Aug 23, 2012

Happy Days


Happy Days (1974-84) was a Tuesday-night sitcom about three high school boys in the 1950s, twenty years before, who concocted all sorts of wild schemes in their quest to fondle girls’ breasts. I always wondered about the title -- why were the 1950s so darn happy?  Because breasts were plentiful?  Or because contemporary “problems,” such those pesky gay people, didn’t exist?

Transforming the police-state decade of the 1950s into a Paradise of horny heterosexuals made Happy Days a phenomenon: it fomented Saturday morning cartoons, comic books, board games, lunch boxes, action figures, and half a dozen spinoff series, including Laverne and Shirley, Mork and Mindy, and Joanie Loves Chachi. The central cast, though neither built nor handsome enough to warrant a “kick in the gut” attraction, was certainly cute: Richie (Ron Howard), an eternally befuddled redhead; brash and brazen Ralph (Donny Most), who sometimes displayed his ample assets in tight jeans or a swimsuit; and Potsie (Anson Williams), puckish with gleaming eyes and a surprisingly buffed physique that he rarely if ever displayed on screen.



As the show aged, more muscle was introduced: in 1977 cousin Chachi (Scott Baio), whose muscles grew episode by episode; and in 1982 the immensely hot Flip Phillips (Billy Warlock), whose trademark cut-off t-shirt caused traffic accidents as male drivers jerked their heads around for a better look. 

 

The fourth major cast member and stand-out star, the ducktailed, leather-jacket clad Fonzie ( Henry Winkler of Lords of Flatbush), was renowned for his incessant heterosexual practice (wholesome and laudable in the 1970s, like eating a balanced diet).  He collected a boxful of engagement rings bestowed by hopeful girls, and needed only snap his fingers to bring several new volunteers running.

Yet Fonzie does not embody heterosexual practice at all, in spite of the innumerable poodle-skirt clad girls whose breasts he fondles (after shouting “Geronimo!”). He is no Casanova or Don Juan. Girls may be a pleasant diversion, but same-sex relationships are essential to survival. We see his life – his real life – in the closing shots of each episode, as he sits on his motorcycle in the parking lot of Arnold’s Drive In, surrounded by his friends, Richie, Potsie, and Ralph.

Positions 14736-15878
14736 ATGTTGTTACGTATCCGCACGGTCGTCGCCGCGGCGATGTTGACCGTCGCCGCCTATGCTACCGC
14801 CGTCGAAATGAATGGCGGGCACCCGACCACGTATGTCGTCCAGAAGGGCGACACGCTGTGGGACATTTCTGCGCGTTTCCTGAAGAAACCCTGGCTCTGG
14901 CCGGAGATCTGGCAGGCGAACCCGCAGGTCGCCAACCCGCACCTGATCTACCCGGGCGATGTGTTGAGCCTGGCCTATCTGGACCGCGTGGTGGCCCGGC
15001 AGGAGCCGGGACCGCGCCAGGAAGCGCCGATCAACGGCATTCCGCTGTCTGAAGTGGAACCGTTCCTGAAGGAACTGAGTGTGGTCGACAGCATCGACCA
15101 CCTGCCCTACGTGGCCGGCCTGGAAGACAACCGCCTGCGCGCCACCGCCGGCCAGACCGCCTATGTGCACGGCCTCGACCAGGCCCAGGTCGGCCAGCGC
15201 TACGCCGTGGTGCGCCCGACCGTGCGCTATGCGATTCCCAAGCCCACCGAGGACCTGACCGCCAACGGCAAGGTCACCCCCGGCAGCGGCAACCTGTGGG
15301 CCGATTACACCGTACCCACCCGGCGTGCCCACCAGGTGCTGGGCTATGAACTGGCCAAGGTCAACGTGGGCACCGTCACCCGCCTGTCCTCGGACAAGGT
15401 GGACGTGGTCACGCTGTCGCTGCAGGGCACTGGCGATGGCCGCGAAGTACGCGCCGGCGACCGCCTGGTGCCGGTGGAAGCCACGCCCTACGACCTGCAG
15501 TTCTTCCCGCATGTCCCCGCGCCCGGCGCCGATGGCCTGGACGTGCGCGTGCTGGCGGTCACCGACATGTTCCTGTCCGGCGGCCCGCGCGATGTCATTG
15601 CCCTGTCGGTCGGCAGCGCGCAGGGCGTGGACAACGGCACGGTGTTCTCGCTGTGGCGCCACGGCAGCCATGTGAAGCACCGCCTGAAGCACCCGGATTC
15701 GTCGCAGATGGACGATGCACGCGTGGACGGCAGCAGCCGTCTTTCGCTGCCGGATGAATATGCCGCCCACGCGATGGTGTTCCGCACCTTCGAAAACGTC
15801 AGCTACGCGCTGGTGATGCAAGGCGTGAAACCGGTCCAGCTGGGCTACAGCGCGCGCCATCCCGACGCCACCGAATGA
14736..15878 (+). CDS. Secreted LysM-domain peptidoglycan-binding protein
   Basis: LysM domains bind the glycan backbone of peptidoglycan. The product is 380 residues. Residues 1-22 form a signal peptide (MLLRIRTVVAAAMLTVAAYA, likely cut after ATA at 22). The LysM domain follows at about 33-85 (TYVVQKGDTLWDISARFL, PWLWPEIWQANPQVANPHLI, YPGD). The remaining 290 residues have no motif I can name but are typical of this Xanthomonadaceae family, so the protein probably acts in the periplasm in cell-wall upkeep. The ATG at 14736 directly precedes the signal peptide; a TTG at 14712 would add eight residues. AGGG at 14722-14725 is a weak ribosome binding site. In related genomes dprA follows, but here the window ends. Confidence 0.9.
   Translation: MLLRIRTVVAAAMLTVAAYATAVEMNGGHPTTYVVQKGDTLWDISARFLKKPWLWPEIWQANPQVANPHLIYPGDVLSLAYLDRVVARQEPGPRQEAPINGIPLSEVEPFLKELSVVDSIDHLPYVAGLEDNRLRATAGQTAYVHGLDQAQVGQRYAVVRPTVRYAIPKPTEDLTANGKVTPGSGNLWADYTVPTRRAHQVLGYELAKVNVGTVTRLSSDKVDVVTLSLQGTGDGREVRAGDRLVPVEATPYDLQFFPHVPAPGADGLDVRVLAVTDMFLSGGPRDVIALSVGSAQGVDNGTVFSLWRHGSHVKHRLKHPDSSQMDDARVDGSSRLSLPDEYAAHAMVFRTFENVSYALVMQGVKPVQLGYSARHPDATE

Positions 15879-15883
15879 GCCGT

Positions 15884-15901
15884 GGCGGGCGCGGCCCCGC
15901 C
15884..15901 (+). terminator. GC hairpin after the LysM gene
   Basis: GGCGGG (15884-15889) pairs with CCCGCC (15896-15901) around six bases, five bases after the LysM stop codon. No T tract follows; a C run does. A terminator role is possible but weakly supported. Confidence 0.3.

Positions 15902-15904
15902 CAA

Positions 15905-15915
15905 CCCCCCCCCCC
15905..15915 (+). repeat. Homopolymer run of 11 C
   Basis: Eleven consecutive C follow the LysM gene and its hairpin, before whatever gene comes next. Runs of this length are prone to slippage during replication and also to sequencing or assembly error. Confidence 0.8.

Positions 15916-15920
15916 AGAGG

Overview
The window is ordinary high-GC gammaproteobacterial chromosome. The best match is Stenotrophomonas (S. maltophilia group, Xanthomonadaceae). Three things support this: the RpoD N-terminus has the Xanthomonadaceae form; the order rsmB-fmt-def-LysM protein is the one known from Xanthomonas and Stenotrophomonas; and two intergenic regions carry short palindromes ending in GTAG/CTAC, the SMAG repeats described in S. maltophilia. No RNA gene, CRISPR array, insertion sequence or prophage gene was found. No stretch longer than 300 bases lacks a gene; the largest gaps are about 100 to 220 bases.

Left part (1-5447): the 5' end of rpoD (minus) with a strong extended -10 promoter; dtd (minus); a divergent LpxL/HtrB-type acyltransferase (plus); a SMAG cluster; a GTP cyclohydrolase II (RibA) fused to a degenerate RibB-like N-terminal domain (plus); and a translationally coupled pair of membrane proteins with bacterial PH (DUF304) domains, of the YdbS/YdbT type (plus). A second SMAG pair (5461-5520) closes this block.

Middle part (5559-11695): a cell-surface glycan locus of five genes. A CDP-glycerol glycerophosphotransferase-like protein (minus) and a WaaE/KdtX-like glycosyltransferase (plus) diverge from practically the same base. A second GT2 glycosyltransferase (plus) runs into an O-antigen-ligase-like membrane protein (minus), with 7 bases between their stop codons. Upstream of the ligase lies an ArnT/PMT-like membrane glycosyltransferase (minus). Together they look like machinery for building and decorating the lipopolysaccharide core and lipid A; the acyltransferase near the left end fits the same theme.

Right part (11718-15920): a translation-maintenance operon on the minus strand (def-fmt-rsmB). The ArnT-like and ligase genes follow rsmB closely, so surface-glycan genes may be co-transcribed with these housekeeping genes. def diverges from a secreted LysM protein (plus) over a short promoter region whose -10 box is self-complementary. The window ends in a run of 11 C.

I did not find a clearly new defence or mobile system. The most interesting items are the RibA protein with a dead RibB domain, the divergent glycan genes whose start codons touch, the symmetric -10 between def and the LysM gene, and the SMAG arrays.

Fonzie is an odd addition to Richie’s gang: several years older and living on his own, employed full-time, he seems more likely a peer of their parents. Indeed, an 30-ish man who spends all of his time with high school boys would raise considerable suspicion today. 

 In early episodes, Fonzie is indeed an outsider, a dark and somewhat dangerous commentator on events, certainly not a friend. But gradually he begins to introject himself into every aspect of their lives, especially Richie’s life: he dines with Richie’s family every night, moves into an apartment over their garage, and takes classes secretly so he can graduate from high school with his friend. 

 In “Richie Almost Dies” (January 1978), as Richie lies in a coma, it is Fonzie, not his parents or a girlfriend, who refuses to leave his bedside. When Fonzie advises Richie against stealing an incriminating photograph in “Richie Gets Framed” (December 1978), his subliminal desire almost reaches the surface:

As my old grandma told me, two wrongs don’t make a right. [Pause.] Honey. [Pause.] And if you do this, you’ll never be able to look at that cherubim face [squeezes Richie’s cheeks] in the mirror again.



The stand-alone “Honey,” separated by a pause from its surrounding sentences, incites audience laughter because its speaker is indeterminate: we are not quite sure if Fonzie is still quoting his grandmother or himself referring to Richie as “Honey.” His facial expression, dark and almost alarmed, does not indicate embarrassment at using an affectionate term (and of course he could have made his point without it), but instead suggests an awareness that he is in uncharted and dangerous territory, perilously close to recognizing Richie an object of his own affection.

In “Mork Returns” (March 1979), the alien Mork (Robin Williams) arrives to conduct research on Earth life during the 1950s.  He hears not of incessant breast-fondling at Inspiration Point, the overt theme of Happy Days, but instead about the relationship between Richie and Fonzie: it is volatile, sometimes they fight, but they always make up. As Mork leaves to make his report, we hear “Isn’t it Romantic” playing in the background. The juxtaposition of a presumably homosocial friendship and a song presumably lauding heterosexual romance is stunning.